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Our story...

Delicious food with an authentic story

Cindy’s Kitchen UK was founded by Cindy Young; born in a small town called Surakarta in Central Java, Indonesia with a passion for sensational food, bold flavours and food created with heart.

Indonesia which has a population of approx. 270 million people, is the largest archipelago in the world with over 17,000 islands. Although not all of them are inhabited, the diversity of people, culture, and different food is unbelievable. One of the best things about living in Jakarta is that it’s the melting pot, the collision of all cultures and foods from around the country. 

The Jakarta food scene relies heavily on street food. Indonesians savour the delicious meals offered by street vendors day and night for breakfast, lunch and dinner. Street food is a quick meal sold by a vendor with a push cart, basket, at a stall, or possibly at a store where customers can see the preparation of food clearly. 

Indonesian cuisine often demonstrates complex flavour, acquired from the mix of ingredients and spices (bumbu) mixture. Indonesian dishes have rich flavours; most often described as savory, hot and spicy, and also combination of basic tastes such as sweet, salty, sour and bitter.

In Indonesia, one dish can have dozens of versions across the country.. For example, the Balinese satay lilit uses coconut milk and lemongrass. Satay from Padang (West Sumatra) on the other hand, is smothered in a curry-like sauce.

Rice is a staple food in the Indonesian diet. Most Indonesians have had a long-established habit of eating rice three times a day — for breakfast, lunch and supper.

Almost every dish comes with rice on the side – even carb-loaded meals like noodles or potatoes!


Indonesians also use rice to make various desserts, such as tasty

black glutinous rice pudding and sweet sticky rice dumpling (kue lupis).

There are dozens of sambal (spicy condiment) recipes known in Indonesia. It’s like wine pairing with meals, you’ll learn that dishes in Indonesia go with a certain sambal to make it complete. The same goes with kerupuk (crackers). Indonesians would be happy with really simple food as long as there is sambal and kerupuk to accompany it.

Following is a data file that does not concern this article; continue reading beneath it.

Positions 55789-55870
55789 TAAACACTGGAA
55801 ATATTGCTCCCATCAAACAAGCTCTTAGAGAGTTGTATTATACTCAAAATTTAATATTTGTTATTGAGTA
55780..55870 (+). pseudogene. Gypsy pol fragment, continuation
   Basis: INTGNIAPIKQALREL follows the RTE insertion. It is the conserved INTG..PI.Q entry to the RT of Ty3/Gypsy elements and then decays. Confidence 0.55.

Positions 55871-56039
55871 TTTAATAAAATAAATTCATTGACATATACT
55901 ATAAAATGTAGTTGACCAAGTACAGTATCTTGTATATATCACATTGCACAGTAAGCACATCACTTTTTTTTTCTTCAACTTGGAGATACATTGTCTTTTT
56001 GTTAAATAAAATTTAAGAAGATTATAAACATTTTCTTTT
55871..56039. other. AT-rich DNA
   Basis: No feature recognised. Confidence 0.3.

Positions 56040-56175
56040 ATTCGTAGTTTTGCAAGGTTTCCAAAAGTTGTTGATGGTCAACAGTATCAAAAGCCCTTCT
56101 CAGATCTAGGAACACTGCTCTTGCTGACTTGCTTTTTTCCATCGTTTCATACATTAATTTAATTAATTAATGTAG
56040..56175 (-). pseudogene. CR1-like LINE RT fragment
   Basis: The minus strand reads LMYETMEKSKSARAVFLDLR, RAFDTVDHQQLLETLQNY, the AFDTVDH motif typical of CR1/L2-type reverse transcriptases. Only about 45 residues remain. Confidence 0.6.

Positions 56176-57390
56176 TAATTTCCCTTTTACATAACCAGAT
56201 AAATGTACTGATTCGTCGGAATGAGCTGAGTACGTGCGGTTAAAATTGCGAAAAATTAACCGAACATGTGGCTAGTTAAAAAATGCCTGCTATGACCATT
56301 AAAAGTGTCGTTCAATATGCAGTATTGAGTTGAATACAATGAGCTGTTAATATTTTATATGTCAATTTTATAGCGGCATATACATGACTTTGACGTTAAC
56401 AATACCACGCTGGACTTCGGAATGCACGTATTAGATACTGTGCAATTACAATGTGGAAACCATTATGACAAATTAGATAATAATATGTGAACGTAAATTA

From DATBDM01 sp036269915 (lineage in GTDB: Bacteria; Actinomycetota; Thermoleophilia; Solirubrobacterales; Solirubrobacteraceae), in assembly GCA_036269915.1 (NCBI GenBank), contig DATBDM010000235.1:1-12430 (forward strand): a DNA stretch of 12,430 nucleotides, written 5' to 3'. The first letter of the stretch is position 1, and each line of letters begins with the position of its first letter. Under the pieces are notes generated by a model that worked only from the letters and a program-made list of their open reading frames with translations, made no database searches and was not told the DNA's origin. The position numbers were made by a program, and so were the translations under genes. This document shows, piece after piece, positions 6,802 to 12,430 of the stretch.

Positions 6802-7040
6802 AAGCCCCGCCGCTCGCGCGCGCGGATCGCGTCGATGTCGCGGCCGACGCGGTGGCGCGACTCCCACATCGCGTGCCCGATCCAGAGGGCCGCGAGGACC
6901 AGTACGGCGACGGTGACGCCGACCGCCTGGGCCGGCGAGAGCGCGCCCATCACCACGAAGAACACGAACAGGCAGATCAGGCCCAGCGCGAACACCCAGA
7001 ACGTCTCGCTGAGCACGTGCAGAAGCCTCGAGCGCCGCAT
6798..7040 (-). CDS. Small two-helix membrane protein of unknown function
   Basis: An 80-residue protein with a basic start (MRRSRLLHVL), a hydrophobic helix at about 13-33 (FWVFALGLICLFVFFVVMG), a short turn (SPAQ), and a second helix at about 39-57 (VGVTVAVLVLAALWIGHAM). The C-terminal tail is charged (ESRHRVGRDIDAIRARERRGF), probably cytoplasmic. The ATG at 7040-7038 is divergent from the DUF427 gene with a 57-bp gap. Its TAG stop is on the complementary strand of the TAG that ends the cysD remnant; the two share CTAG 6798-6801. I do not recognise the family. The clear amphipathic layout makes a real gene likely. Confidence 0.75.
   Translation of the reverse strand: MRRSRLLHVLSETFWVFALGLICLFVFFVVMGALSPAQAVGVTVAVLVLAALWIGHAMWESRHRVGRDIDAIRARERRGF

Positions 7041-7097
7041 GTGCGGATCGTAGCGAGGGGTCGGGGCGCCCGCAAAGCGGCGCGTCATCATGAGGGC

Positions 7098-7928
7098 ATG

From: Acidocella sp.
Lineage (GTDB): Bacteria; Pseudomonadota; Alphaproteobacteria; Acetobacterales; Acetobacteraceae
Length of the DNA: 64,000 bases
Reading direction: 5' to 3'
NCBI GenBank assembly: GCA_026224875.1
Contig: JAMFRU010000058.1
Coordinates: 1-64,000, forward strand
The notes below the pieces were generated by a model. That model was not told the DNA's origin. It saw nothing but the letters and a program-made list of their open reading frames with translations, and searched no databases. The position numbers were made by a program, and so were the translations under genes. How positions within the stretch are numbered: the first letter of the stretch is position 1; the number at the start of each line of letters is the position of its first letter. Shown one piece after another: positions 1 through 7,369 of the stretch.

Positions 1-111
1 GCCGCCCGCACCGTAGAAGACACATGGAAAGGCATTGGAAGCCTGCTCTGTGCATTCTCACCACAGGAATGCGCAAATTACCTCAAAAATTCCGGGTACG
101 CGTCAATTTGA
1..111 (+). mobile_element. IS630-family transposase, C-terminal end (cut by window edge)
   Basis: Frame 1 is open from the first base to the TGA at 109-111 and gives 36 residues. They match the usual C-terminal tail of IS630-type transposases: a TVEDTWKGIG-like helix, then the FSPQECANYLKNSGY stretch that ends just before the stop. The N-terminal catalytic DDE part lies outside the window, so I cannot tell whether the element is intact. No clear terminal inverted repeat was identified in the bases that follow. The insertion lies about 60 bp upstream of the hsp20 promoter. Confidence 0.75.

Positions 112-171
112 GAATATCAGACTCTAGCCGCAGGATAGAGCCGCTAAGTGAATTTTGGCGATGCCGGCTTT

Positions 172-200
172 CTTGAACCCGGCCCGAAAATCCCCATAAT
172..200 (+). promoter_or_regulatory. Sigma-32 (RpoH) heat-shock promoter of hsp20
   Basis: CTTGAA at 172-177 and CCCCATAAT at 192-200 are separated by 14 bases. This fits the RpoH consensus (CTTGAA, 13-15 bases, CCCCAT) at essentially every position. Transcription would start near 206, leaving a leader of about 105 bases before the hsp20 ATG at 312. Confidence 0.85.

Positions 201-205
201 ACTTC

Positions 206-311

“ My first experience around food came from watching my mum cook. My mum was a caterer and she has a real passion for food. Even now she makes the best homecooked meals. My mum in the Javanese tradition was very keen to pass on her recipes along with her cooking tips and tricks. This is something that I will pass onto my daughter.


When I moved to the UK in 2012, I saw that there was a lack of Indonesian food in restaurants and takeaways. People didn’t know enough about Indonesian food other than its iconic dishes such as satay, rendang (caramelized beef curry), and nasi goreng (fried rice). I wanted to introduce  Indonesian food  to my friends and neighbour’s in the UK, and in 2016, I started Cindy’s Kitchen UK. 

Indonesians love their food spicy and the spiciness level of the dishes varies from one province to another. Chillies can be found in most of the spice mixture ingredients for every dish. I personally love a very spicy dish even by Indonesian standards, but not everyone can take the heat. So, on each of the dish I offer, there’s an indicator of heat rating (which has been toned down to adjust to British taste), 1 to 10, with 10 being the hottest, so people are aware on the spiciness level of the dish. I want people to still be able to enjoy tasty and unique spicy food with rich layers of flavours, not just a numb tongue! 

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“You must try Cindy’s food - it’s delicious! Fresh, home cooked, and I never want the meal to end as it’s always so tasty. I’ve tried several different dishes and have loved every one. I’m a very happy customer. :-)”

- Helen S.

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